THE National Assembly session was prorogued on Friday for an indefinite period without passing the crucial finance bill that is a requirement for Pakistan to re-enter the IMF programme. The Fund’s board is scheduled to meet in Washington, D.C. on Jan 12 and it was expected that the government would ensure the bill is passed before then. However, this seems difficult now since officials say the National Assembly session may be called by the middle of the month.
This would imply that the government aims to persuade the IMF either to postpone its meeting or approve the programme on the commitment that the bill will be passed in the next session of the Assembly. The information minister has explained the delay by saying the bill has been sent to the Senate which can take two weeks to either add its recommendations or reject it.
However, it is also being reported that the government’s allies are still not on board with the bill. Most agree that if passed, the bill will trigger another round of inflation and extract a steep political cost for the government and its allied parties. With the second round of LG polls in KP and also in Punjab due in the coming weeks, there is genuine concern among the ruling parties about a backlash from the voters. This concern is not misplaced if the results of the first round of KP’s LG polls are anything to go by. If the allies dither, the government could have problems with parliamentary numbers. The proroguing of the National Assembly may be aimed at buying time so the government can muster the strength to get the bill passed. A failure to do so could trigger existential concerns for the government. The opposition too may use this time to woo the allies in a bid to defeat the bill.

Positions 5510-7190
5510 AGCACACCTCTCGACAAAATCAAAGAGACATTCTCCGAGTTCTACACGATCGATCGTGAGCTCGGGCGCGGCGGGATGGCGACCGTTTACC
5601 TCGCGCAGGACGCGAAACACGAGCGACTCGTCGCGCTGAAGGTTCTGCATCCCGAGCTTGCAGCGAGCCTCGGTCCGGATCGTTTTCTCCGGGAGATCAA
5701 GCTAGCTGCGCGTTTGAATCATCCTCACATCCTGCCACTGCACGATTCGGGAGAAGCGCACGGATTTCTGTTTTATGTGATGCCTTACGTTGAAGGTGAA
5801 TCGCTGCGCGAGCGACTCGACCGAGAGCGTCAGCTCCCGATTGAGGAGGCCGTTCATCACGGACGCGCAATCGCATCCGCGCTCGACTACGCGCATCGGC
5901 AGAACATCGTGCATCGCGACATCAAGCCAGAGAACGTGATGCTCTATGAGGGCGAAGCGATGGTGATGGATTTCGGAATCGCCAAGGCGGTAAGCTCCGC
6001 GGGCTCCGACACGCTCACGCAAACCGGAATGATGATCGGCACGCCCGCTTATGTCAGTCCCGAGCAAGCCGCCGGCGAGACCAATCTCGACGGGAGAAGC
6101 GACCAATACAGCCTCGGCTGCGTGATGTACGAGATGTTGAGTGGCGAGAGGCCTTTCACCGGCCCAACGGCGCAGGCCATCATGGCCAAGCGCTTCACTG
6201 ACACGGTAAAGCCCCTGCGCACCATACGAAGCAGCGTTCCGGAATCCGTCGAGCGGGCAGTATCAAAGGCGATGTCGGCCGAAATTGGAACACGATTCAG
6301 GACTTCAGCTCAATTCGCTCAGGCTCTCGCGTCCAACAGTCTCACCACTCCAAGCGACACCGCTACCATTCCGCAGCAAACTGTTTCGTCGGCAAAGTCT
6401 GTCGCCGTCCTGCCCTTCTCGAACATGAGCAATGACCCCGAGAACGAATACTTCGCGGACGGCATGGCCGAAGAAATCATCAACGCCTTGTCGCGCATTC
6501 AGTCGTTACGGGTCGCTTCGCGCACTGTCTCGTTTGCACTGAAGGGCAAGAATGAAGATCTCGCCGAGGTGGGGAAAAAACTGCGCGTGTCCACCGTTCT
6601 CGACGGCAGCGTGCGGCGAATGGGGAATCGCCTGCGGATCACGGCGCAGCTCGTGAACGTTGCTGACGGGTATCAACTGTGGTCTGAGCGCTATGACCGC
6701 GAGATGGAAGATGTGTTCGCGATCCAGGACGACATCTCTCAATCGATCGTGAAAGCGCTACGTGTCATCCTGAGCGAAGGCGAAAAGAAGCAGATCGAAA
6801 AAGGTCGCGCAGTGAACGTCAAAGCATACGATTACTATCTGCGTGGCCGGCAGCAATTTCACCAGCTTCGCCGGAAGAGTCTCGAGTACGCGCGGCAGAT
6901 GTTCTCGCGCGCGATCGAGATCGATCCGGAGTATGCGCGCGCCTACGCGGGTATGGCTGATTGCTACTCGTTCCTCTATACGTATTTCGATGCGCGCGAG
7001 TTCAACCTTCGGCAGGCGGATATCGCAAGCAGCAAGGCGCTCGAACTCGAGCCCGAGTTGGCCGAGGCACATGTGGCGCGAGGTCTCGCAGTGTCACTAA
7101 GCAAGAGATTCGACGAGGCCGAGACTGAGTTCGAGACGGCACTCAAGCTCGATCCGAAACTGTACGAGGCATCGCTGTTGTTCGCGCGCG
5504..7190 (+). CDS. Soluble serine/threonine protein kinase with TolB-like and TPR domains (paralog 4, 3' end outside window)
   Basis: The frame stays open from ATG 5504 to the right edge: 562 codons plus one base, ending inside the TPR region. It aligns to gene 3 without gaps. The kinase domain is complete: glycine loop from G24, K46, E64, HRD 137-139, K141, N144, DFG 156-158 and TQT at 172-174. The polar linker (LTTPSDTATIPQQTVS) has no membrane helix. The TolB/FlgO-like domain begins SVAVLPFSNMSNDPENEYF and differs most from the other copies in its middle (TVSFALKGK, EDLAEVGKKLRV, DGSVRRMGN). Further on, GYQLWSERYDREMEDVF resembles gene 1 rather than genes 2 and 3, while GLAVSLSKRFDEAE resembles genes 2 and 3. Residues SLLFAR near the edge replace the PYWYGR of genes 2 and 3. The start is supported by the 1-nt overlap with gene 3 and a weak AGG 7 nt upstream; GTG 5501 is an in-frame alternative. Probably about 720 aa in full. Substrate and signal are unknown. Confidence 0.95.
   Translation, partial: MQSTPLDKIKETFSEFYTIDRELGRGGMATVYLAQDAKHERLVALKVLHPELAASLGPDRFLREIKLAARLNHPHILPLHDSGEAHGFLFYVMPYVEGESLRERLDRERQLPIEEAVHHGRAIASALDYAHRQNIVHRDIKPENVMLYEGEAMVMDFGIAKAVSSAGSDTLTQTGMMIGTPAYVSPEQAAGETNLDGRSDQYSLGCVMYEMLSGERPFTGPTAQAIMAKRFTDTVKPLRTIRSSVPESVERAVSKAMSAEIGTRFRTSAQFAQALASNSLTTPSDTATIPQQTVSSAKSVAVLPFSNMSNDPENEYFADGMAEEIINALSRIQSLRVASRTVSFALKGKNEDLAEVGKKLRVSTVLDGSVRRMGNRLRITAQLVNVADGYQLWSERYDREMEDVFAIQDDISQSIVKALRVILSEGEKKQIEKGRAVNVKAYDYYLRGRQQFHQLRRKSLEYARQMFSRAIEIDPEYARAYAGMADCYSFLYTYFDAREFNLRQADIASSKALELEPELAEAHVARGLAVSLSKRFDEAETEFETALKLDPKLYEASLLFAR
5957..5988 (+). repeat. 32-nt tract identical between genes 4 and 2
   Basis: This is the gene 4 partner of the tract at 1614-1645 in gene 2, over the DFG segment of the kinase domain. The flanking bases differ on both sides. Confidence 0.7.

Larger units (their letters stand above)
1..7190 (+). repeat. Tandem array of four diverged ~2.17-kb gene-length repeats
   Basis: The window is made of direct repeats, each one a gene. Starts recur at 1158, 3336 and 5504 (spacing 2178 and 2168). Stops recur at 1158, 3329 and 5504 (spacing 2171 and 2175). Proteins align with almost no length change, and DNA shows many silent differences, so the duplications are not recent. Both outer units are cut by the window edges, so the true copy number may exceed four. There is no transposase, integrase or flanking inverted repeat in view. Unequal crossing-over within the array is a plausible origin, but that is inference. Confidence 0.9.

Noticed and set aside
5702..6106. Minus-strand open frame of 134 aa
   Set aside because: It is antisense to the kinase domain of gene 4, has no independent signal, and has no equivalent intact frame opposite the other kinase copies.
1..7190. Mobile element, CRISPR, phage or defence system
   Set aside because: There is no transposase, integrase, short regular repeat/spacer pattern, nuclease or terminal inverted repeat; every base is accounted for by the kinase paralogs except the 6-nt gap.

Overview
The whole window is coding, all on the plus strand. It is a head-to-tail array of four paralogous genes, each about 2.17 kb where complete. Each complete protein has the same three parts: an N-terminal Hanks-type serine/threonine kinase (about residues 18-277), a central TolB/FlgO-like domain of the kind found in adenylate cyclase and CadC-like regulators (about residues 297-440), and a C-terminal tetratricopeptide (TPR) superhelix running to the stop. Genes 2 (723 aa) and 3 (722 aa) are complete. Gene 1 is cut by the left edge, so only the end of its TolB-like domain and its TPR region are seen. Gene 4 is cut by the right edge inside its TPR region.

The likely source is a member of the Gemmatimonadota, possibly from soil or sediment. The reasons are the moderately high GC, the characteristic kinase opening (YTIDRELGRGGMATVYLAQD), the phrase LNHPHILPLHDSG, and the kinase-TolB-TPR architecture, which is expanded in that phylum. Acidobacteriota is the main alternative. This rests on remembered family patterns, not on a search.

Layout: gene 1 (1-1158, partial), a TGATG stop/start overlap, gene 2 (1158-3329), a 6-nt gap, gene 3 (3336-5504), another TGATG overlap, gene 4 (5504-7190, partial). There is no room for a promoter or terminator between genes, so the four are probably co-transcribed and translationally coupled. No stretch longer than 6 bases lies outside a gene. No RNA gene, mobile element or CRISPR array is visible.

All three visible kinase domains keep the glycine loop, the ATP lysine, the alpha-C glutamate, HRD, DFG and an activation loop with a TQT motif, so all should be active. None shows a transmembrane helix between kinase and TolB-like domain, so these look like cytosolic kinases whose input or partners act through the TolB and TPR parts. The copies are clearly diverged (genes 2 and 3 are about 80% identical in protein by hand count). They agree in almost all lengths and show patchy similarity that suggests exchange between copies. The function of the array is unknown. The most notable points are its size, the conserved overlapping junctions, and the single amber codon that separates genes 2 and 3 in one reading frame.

The government has never been shy of bulldozing bills when it has had the requisite numbers. The passage of nearly three dozen bills through a joint session of parliament recently is a case in point. The government did not bother to allow a debate on the bills and preferred to use its brute majority to bulldoze them through the House. The fact that it is going slow with the finance bill may therefore indicate a degree of nervousness about the numbers.
The opposition finds itself in a convenient position. If the government fails in passing the bill, that would be considered a no-confidence move and the government would have to prove that it still enjoys the support of a majority. If it passes the bill, the political fallout would be devastating. This may be one reason why the opposition does not appear to be in any urgency to gather the numbers required to stop the bill. Politics in parliament is now being played for high stakes.
Published in Dawn, January 2nd, 2022